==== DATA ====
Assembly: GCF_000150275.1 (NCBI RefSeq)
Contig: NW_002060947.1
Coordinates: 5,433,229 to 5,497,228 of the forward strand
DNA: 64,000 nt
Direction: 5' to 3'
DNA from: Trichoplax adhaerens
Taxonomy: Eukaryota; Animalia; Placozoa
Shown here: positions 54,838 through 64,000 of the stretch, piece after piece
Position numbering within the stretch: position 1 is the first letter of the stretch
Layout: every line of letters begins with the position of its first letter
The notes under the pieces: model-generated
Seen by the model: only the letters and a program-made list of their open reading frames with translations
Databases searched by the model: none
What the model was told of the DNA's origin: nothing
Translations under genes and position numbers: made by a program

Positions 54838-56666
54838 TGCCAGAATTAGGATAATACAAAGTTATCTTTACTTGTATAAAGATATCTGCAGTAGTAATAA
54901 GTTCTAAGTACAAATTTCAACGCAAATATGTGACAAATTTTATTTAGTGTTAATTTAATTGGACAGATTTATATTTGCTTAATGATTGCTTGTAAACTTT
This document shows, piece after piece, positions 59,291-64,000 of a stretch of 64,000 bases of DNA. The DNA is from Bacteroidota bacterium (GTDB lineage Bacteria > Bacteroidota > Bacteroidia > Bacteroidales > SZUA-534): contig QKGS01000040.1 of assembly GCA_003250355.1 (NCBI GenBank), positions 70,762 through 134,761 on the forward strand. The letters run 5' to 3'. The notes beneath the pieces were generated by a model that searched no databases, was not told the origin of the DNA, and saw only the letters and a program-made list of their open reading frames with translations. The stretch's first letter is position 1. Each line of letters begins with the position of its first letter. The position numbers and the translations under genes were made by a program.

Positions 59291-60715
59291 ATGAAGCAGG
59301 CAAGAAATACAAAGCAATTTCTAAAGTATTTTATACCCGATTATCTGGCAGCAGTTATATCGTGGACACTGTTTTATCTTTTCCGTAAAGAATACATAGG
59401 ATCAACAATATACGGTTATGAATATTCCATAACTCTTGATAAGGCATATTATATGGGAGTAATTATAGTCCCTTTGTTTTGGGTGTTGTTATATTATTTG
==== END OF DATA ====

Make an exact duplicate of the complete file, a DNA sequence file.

Assembly: GCF_000150275.1 (NCBI RefSeq)
Contig: NW_002060947.1
Coordinates: 5,433,229 to 5,497,228 of the forward strand
DNA: 64,000 nt
Direction: 5' to 3'
DNA from: Trichoplax adhaerens
Taxonomy: Eukaryota; Animalia; Placozoa
Shown here: positions 54,838 through 64,000 of the stretch, piece after piece
Position numbering within the stretch: position 1 is the first letter of the stretch
Layout: every line of letters begins with the position of its first letter
The notes under the pieces: model-generated
Seen by the model: only the letters and a program-made list of their open reading frames with translations
Databases searched by the model: none
What the model was told of the DNA's origin: nothing
Translations under genes and position numbers: made by a program

Positions 54838-56666
54838 TGCCAGAATTAGGATAATACAAAGTTATCTTTACTTGTATAAAGATATCTGCAGTAGTAATAA
54901 GTTCTAAGTACAAATTTCAACGCAAATATGTGACAAATTTTATTTAGTGTTAATTTAATTGGACAGATTTATATTTGCTTAATGATTGCTTGTAAACTTT
This document shows, piece after piece, positions 59,291-64,000 of a stretch of 64,000 bases of DNA. The DNA is from Bacteroidota bacterium (GTDB lineage Bacteria > Bacteroidota > Bacteroidia > Bacteroidales > SZUA-534): contig QKGS01000040.1 of assembly GCA_003250355.1 (NCBI GenBank), positions 70,762 through 134,761 on the forward strand. The letters run 5' to 3'. The notes beneath the pieces were generated by a model that searched no databases, was not told the origin of the DNA, and saw only the letters and a program-made list of their open reading frames with translations. The stretch's first letter is position 1. Each line of letters begins with the position of its first letter. The position numbers and the translations under genes were made by a program.

Positions 59291-60715
59291 ATGAAGCAGG
59301 CAAGAAATACAAAGCAATTTCTAAAGTATTTTATACCCGATTATCTGGCAGCAGTTATATCGTGGACACTGTTTTATCTTTTCCGTAAAGAATACATAGG
59401 ATCAACAATATACGGTTATGAATATTCCATAACTCTTGATAAGGCATATTATATGGGAGTAATTATAGTCCCTTTGTTTTGGGTGTTGTTATATTATTTG